Original languageEnglish
Pages (from-to)163-170
Number of pages8
JournalCardiovascular Research
Volume22
Issue number3
DOIs
StatePublished - Mar 1988

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Wolff-Parkinson-White Syndrome
Atrioventricular Node
Left Ventricle
Refractory materials
Surgery
Heart Ventricles
Accessories
Canidae
Dissection
Dogs
Vertex of a graph
Noradrenaline
Oils and fats
Norepinephrine
Pathway
Lateral Ventricles
Fibers
Lateral
Adrenergic Fibers
Anatomic Models

Keywords

  • Accessory pathways
  • Cryolesion
  • Dissection of the atrioventricular fat pad
  • Efferent sympathetic fibres
  • Efferent vagal fibres

ASJC Scopus subject areas

  • Statistics, Probability and Uncertainty
  • Applied Mathematics
  • Physiology (medical)
  • Physiology
  • Cardiology and Cardiovascular Medicine

Cite this

Surgery for wolff-parkinson-white syndrome interrupts efferent vagal innervation to the left ventricle and to the atrioventricular node in the canine heart. / Inoue, Hiroshi; Mahomed, Yousuf; Kovacs, Richard; Zipes, Douglas P.

In: Cardiovascular Research, Vol. 22, No. 3, 03.1988, p. 163-170.

Research output: Contribution to journalArticle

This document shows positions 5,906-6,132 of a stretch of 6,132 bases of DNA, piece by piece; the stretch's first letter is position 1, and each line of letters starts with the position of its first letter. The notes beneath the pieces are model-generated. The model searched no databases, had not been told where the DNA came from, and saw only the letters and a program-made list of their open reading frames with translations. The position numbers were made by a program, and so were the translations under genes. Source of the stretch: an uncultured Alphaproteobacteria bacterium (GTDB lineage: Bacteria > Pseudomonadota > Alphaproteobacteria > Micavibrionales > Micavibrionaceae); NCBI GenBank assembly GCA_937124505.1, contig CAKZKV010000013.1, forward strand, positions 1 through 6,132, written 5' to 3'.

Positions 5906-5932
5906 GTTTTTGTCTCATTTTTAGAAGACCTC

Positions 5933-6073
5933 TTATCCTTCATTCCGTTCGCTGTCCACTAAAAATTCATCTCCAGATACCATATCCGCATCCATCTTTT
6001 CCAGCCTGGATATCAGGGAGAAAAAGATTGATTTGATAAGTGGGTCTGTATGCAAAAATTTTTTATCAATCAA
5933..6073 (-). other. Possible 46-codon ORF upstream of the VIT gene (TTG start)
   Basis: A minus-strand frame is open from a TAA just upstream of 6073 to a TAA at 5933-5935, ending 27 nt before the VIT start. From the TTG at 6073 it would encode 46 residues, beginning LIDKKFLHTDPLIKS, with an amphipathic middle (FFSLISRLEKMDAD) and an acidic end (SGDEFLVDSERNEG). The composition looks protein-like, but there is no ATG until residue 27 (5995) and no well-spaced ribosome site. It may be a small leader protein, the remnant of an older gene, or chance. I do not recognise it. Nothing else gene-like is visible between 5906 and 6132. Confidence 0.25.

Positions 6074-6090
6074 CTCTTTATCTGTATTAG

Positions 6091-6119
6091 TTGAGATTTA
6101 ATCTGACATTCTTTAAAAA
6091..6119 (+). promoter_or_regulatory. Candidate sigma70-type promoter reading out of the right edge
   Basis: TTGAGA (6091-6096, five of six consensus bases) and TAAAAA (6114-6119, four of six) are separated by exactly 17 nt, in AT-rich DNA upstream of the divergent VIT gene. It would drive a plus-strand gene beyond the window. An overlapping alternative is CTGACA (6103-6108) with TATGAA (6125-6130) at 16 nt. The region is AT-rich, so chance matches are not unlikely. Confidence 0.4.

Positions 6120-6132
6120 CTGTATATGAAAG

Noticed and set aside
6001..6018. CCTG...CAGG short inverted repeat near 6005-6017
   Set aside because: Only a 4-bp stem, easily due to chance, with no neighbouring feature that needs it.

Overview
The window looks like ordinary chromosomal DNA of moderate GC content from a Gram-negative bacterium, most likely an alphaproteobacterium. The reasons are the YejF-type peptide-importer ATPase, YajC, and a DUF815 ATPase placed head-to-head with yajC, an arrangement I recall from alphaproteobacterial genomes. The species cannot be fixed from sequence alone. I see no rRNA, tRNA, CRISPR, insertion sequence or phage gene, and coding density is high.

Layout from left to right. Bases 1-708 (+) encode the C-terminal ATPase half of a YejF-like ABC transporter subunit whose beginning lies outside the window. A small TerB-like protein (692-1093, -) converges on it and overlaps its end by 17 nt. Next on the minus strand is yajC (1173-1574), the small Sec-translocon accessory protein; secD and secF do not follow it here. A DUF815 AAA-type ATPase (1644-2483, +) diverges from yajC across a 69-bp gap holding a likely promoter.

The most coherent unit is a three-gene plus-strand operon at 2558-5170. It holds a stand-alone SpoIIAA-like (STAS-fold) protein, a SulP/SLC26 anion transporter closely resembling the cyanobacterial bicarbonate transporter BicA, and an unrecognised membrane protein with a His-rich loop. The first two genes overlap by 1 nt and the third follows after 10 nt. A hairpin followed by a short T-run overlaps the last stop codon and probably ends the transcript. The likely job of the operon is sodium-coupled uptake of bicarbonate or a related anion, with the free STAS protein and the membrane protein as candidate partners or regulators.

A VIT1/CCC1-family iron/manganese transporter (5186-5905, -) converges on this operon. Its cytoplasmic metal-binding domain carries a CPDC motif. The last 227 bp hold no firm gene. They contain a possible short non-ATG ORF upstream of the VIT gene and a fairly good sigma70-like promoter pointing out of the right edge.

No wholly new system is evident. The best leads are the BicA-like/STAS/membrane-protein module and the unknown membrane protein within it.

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abstract = "The hypothesis that cardiac surgery to interrupt accessory pathways also interrupts autonomic nerves to the canine ventricle and to the atrioventricular node was tested in four groups of dogs. Group 1 (n=6) underwent dissection of the atrioventricular fat tissue and cryolesion created by application of a cryoprobe at -60°C for 2 min along the lateral left atrioventricular groove, the same surgical procedure as carried out in patients with Wolff-Parkinson-White syndrome with accessory pathways located in the left ventricular free wall. Group 2 (n=6) underwent dissection of the atrioventricular fat pad alone and group 3 (n=6) dissection and cryolesion along the posterior left atrioventricular groove as performed in patients with Wolff-Parkinson-White syndrome with accessory pathways located in the posterior paraseptal area. Group 4 consisted of 11 non-operated control dogs. Four to 13 days after surgery the ventricular effective refractory period (ERP) was determined during bilateral ansae subclaviae stimulation (4 ms pulses, 2-3 Hz, and 2-3 mA), noradrenaline infusion (0.5 μg·kg-1·min-1), and bilateral vagal stimulation (4 ms pulses, 20 Hz, and current strength to induce asystole or complete atrioventricular block). Atrioventricular nodal conduction (AH interval) and spontaneous sinus cycle length were also determined in group 3 dogs. Ansae subclaviae stimulation and noradrenaline infusion shortened effective refractory period significantly at each left ventricular test site. The amount of effective refractory period shortening induced by ansae subclaviae stimulation did not differ among the test sites except for the posterior left ventricle in group 1 dogs. Responses of effective refractory period to infused noradrenaline were not different among the test sites. Vagally induced effective refractory period lengthening during constant noradrenaline infusion was eliminated in the left lateral and posterior ventricle in group 1 and 2 dogs and in the left posterior ventricle and posterior paraseptal region in group 3 dogs. Choline acetyltransferase activity was significantly reduced in the lateral left ventricle of group 1 dogs. In four of six group 3 dogs vagal effects on the atrioventricular node but not on the sinus node were also interrupted. Sympathetic effects on the atrioventricular node were not interrupted in any dogs. It is concluded that, when applied to a canine model, the extracardiac surgical approach to interrupt accessory pathways also interrupts efferent vagal fibres innervating the left ventricle and atrioventricular node but not efferent sympathetic fibres.",